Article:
Figure 2-2-97 Tube wall notch

Rubber punching die

Utilizing the deformability and non-flowing polymerization of rubber, placing it inside the tube blank as an elastic convex die, thereby implementing the punching process for any shape of hole on the tube wall, is called rubber die punching.

Rubbers used for punching include natural rubber (black rubber) and polyurethane rubber (synthetic rubber). Since the former can withstand lower unit pressure (generally less than 40MPa), it is only suitable for small-scale production of soft materials and thin-walled tube punching.

Polyurethane rubber is an elastomer that lies between natural rubber and plastic, possessing a range of unique physical and mechanical properties. It not only has high strength and allows for large unit pressures (generally up to 500MPa, and up to 1000MPa when production volumes are small), but also has a wide range of hardness, and is resistant to wear, oil, aging, and tearing, thus it has a long lifespan and can be used for mass production.

(1) Process characteristics

Using polyurethane rubber as the elastic male die and tool steel as the rigid female die, the following process characteristics are exhibited when perforating the tube wall.

1) Since the rubber punching die is a semi-die structure, where the male die is rubber and only the steel female die needs to be manufactured, this simplifies the die manufacturing and solves the problem of difficult matching due to the small clearance between steel male and female dies.

2) Since polyurethane rubber can generate high unit pressures, the diameter of the holes or the width of the slots punched on the tube wall can reach 1 to 2 times the thickness of the material, or even smaller. Practice has shown that when the unit pressure is 500~700MPa, slots with a width of 0.5~0.7mm can be punched in the wall of an aluminum alloy tube with a thickness of 1mm.

According to data from the former Soviet Union, when using polyurethane rubber for punching, the typical diameter of the tube blank ranges from 20~100mm, and the diameter of the holes punched can be 4~40mm; when the tube wall thickness is 0.6~1.5mm, the diameter of the holes punched can even reach 2~3mm. Materials suitable for punching include ordinary carbon steel, stainless steel, non-ferrous metals and their alloys, etc., except for brittle materials, all can be processed with rubber dies.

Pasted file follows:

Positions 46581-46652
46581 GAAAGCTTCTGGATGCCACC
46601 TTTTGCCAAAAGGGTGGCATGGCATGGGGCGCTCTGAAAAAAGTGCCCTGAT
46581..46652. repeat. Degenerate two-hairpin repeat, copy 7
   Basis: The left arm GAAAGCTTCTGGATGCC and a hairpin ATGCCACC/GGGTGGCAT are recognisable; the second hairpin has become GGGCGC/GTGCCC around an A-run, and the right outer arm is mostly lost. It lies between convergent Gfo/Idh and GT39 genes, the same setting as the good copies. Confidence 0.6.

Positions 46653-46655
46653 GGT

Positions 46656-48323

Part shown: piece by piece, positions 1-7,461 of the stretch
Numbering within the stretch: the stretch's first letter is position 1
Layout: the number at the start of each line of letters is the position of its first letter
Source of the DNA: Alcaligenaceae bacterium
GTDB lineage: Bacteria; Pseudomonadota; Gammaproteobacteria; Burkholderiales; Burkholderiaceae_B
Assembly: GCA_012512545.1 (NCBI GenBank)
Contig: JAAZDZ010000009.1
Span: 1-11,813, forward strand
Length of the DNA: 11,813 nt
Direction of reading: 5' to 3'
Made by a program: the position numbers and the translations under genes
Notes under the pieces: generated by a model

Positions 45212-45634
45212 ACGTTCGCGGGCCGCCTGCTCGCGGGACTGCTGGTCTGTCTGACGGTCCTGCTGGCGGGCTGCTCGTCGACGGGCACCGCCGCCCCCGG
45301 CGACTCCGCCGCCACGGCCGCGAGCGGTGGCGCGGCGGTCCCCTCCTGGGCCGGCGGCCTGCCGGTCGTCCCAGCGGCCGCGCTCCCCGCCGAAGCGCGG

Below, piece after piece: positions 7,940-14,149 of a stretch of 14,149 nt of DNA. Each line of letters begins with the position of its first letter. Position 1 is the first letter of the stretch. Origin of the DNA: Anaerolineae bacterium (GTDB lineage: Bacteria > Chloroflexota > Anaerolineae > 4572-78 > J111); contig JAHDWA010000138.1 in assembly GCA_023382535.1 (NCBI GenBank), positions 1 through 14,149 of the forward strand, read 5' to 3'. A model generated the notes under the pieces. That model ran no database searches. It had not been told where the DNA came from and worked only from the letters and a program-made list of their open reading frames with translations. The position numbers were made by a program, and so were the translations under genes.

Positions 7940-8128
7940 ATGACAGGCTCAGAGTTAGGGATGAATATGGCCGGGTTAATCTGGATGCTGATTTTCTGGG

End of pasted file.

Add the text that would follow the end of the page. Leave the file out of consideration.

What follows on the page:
3) Similar to using polyurethane rubber dies for punching flat parts, the quality of the punched section of the tube is very good, with no burrs. However, on the inside of the tube, due to the action of the polyurethane rubber, a very small radius is formed, which is a significant advantage compared to the burrs formed by machine drilling or milling, eliminating the difficulty of deburring internally.

4) During the punching process, the polyurethane rubber first corrects the diameter of the tube, and then punches according to the edge of the rigid female die, thus achieving high dimensional accuracy of the punched holes. The dimensional accuracy of the punched holes generally reaches IT9~IT11, and for larger holes with thinner materials, it can reach IT6~IT7.

(2) Key points of mold design

The structure of the rubber punching die is shown in figure 2-2-98, mainly consisting of the integral female die sleeve 1, female die 2, polyurethane rubber rod 4, and press head 5. During operation, the tube blank 3 is first placed in the female die, then the polyurethane rubber rod along with the press head (bonded together using polyurethane adhesive) is inserted into the tube blank.

Figure 2-2-98 Schematic diagram of rubber punching die structure
Figure 2-2-98 Schematic diagram of rubber punching die structure

1—Die sleeve
2—Die (segmented structure)
3—Tube blank
4—Polyurethane rubber rod
5—Press head